Not long ago, Whole Foods was hailed as a harbinger of the responsible food movement—selling high-quality groceries, ethically raised meats, and organic produce to home shoppers across state and national lines.
But recently, the chain has come under fire for a host of wrongdoings, whether real or perceived: that they sell threatened seafood; that they unreasonably inflate prices; that they don’t do enough to encourage local foods; that they make false claims in pursuit of their “healthy” or “environmentally friendly” brand.
And now, the CEO of Whole Foods Britain is acknowledging that the items lining store shelves may not be as healthy as the company seal of approval might suggest. “We sell a bunch of junk,” proclaimed John Mackey, in an unusually candid evaluation of his own stores.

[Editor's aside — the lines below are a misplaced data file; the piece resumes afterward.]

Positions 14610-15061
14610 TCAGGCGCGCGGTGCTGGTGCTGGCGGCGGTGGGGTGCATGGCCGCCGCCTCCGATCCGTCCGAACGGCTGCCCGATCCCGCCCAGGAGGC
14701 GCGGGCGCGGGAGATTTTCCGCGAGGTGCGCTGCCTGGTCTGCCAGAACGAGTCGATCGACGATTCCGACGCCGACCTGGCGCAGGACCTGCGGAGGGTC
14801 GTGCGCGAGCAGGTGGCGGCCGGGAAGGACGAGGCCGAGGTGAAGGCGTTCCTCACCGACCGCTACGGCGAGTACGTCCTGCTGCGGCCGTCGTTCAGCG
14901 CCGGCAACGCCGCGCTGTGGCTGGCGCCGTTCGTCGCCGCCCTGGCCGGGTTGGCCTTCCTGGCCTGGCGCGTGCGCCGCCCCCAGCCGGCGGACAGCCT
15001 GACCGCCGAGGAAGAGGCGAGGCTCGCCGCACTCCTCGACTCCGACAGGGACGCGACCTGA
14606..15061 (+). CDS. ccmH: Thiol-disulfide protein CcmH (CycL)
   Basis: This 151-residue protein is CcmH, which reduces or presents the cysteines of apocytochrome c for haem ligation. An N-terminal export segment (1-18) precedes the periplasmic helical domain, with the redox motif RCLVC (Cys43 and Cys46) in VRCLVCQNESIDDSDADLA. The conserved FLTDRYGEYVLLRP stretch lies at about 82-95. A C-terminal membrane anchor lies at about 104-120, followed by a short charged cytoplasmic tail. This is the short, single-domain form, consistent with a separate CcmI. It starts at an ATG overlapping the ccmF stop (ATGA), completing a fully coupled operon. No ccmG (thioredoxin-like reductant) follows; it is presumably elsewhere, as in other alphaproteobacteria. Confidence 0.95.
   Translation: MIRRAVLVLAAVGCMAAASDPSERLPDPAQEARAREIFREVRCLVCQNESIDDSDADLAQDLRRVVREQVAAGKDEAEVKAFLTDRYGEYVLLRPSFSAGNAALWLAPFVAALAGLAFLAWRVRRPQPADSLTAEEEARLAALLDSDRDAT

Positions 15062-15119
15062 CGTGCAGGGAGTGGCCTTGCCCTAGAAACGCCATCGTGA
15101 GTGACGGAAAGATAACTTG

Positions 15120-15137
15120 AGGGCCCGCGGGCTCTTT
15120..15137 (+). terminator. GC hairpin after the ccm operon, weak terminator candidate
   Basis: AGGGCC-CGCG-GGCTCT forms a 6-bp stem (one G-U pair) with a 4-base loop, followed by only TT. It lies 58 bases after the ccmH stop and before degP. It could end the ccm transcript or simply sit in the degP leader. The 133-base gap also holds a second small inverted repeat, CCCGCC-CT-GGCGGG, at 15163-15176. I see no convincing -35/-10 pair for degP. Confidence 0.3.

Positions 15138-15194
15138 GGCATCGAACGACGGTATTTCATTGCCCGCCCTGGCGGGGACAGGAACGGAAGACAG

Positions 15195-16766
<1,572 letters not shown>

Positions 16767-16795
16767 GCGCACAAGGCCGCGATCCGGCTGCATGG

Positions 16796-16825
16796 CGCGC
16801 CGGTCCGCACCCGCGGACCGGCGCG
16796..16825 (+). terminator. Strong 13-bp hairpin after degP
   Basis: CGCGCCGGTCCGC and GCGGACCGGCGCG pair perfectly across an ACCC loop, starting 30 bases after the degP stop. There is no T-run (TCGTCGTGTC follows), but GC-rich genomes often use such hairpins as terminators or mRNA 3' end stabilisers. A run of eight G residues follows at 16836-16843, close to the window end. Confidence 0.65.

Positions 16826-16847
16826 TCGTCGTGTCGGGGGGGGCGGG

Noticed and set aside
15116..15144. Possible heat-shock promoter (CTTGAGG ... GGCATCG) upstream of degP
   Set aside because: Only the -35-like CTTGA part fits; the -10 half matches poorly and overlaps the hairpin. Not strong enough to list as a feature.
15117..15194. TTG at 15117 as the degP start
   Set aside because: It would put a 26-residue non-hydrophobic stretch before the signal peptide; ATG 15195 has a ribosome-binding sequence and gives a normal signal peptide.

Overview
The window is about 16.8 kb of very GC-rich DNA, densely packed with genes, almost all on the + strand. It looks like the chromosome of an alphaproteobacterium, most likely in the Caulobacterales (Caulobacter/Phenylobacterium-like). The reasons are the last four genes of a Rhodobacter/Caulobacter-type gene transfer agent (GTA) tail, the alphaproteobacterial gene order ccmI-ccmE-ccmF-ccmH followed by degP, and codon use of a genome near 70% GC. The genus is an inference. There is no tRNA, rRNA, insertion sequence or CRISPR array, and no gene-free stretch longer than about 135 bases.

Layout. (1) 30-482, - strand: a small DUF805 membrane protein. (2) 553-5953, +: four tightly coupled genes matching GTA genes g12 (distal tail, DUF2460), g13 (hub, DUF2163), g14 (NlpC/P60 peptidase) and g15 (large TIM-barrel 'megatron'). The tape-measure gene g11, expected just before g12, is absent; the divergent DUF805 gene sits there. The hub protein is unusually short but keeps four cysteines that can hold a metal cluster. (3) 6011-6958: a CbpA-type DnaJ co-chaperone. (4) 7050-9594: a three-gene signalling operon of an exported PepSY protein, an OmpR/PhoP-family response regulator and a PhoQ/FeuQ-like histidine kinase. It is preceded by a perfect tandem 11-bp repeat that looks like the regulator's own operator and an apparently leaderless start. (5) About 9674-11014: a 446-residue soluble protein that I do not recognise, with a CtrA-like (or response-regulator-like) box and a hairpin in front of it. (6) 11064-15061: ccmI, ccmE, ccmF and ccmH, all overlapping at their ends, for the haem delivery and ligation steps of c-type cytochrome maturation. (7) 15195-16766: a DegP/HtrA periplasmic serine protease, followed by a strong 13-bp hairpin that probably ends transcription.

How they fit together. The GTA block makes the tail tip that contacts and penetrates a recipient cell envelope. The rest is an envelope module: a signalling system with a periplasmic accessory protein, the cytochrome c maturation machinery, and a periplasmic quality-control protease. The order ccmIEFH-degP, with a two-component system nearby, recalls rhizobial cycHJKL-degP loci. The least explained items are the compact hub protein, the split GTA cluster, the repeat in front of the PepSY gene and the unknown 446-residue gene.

What did he mean? That Whole Foods, lapsing on its commitment to healthy living, has allowed sugar-laden, fat-soaked, highly processed products into its temple of nutrition.
“We have always had two philosophies,” he said, as printed in the London Times
. “One is the foodie philosophy, that food is primarily about indulgence, about pleasure. The other part is that food is primarily to nourish us... Whole Foods has always had a synthesis of those two, but over a period of time, one or the other has tended to triumph.”
By instituting cooking demonstrations and making an effort to promote healthier options—literally, the "whole foods" of Whole Foods—Mackey hopes that he can effect a positive change in the diets of his customers. Without, one hopes, entirely compromising the "foodie philosophy."